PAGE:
In the quaint Northumberland fishing town of Newbiggin-by-the-Sea, a remarkable project has been unfolding over the past 11 years. Spearheaded by former MP Hilton Dawson, the community has created a massive family tree documenting “everyone who has ever lived here.”
The digital tree, hosted by MyHeritage, traces the lineage of almost 39,000 people, dating back to around the year 1200. The tree contains much more than just names: it includes around 9,000 photos and historical records as well as detailed biographies.
This past weekend, the tree was projected on the walls of the town’s community center as part of a five-day summer festival, stirring a great deal of interest. People came from as far as 100 miles away to learn about the history of this small town and discover their own heritage in the extensive family tree.
It all started when Hilton Dawson, 69, inherited the family tree his mother had started. Hilton had grown up in Newbiggin, but like many members of the younger generation, moved away after graduating school. “I’ve always considered that I had an idyllic childhood in Newbiggin, but by the end of childhood I was keenly determined to leave the place behind,” he says.
In 2012, he gave a talk in Newbiggin about his research, expecting hardly anyone to turn up — and was shocked when dozens of people turned out to hear him speak.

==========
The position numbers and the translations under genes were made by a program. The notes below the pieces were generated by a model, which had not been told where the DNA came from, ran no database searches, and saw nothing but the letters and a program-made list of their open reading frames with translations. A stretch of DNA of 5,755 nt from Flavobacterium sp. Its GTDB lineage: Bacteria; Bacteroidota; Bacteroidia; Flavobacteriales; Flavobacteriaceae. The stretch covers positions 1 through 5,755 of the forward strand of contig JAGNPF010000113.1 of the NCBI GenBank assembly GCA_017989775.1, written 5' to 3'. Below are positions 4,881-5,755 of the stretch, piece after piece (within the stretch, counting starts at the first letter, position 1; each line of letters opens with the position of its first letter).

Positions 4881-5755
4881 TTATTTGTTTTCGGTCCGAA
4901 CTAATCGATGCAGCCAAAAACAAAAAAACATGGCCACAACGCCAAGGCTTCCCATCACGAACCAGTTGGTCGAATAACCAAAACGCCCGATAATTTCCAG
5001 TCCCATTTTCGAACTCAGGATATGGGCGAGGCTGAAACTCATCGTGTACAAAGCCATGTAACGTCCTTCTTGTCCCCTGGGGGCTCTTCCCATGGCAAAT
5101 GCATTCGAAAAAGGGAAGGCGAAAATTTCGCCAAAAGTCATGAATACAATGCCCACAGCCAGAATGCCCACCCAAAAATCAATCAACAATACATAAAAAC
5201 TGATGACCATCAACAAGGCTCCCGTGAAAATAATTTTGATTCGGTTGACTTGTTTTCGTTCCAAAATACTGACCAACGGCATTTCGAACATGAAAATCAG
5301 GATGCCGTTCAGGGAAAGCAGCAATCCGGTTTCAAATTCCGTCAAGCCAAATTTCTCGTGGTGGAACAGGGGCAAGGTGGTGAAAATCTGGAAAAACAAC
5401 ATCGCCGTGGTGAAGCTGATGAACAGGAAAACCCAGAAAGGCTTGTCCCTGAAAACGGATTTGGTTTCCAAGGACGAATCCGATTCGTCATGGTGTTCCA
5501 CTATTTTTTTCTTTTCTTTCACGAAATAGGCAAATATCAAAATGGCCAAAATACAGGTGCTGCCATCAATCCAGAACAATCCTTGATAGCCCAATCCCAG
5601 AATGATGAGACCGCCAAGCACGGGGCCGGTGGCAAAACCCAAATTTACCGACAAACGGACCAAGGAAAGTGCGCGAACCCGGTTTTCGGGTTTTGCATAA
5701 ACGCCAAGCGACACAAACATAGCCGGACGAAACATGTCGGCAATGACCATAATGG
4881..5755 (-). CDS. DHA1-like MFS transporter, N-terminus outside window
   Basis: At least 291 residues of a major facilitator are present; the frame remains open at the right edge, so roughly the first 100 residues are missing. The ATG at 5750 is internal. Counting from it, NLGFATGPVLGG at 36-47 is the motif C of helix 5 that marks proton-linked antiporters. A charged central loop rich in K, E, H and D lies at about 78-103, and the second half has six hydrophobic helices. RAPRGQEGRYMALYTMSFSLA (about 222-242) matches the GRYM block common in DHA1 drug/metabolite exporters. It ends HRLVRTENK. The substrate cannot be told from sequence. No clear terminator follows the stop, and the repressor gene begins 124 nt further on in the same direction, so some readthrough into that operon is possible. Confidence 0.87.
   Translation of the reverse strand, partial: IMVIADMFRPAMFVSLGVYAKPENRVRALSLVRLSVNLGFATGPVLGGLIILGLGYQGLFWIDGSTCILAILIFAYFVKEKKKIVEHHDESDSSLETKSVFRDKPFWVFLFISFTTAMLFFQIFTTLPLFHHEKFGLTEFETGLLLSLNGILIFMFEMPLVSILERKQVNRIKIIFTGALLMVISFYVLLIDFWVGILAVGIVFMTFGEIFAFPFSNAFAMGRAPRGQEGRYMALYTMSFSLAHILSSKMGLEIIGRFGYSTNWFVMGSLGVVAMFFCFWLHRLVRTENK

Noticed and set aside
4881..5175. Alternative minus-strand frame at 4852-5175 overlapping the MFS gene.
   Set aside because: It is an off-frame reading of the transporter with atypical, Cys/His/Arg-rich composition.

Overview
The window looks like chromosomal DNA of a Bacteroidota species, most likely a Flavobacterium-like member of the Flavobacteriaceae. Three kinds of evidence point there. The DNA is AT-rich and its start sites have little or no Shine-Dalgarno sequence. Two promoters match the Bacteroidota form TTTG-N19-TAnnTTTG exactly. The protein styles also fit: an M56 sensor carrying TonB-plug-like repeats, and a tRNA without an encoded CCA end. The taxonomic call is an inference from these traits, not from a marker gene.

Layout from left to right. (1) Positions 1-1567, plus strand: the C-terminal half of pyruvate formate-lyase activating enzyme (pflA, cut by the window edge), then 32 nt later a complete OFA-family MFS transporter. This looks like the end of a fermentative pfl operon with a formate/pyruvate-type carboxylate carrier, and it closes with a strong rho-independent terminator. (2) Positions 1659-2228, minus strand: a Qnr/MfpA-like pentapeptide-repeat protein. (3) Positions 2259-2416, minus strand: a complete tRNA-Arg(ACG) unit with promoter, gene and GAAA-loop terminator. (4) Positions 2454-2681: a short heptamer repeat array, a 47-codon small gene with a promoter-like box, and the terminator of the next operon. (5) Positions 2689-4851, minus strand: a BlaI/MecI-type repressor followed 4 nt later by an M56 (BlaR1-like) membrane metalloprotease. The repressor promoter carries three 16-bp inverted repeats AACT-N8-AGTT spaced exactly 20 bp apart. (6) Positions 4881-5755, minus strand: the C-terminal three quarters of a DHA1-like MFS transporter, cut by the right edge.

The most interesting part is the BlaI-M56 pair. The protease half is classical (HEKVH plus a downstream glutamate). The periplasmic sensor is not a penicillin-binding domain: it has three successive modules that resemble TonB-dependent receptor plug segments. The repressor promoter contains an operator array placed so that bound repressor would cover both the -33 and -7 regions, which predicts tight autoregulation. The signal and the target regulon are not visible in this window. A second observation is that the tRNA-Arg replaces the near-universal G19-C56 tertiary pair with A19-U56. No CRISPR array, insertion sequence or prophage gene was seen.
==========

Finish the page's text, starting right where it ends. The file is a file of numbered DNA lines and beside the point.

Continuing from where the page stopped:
“There were lots of women who came with family bibles and beautiful records and photos, and a few men, some of whom had stuff scribbled on the back of a cigarette packet. It was extraordinary,” Hilton told The Times in a recent article about the project. “They had a visceral need to know where they came from and who they were related to. We started there and then, saying we would make a record of everybody who had ever lived in Newbiggin-by-the-Sea.”
It would take many, many volumes to record a family tree of this magnitude on paper — but on MyHeritage, the community was able to easily add and document family relationships and connections as well as details about individuals, stories, and various media. A testament to the power of community collaboration, the project has revealed complex interconnections between families, painting a vivid picture of a close-knit community that has weathered centuries of change together.
You can read more in an article in the MyHeritage Blog at: https://blog.myheritage.com/2023/08/this-old-fishing-town-built-a-massive-family-tree-dating-back-800-years-on-myheritage/.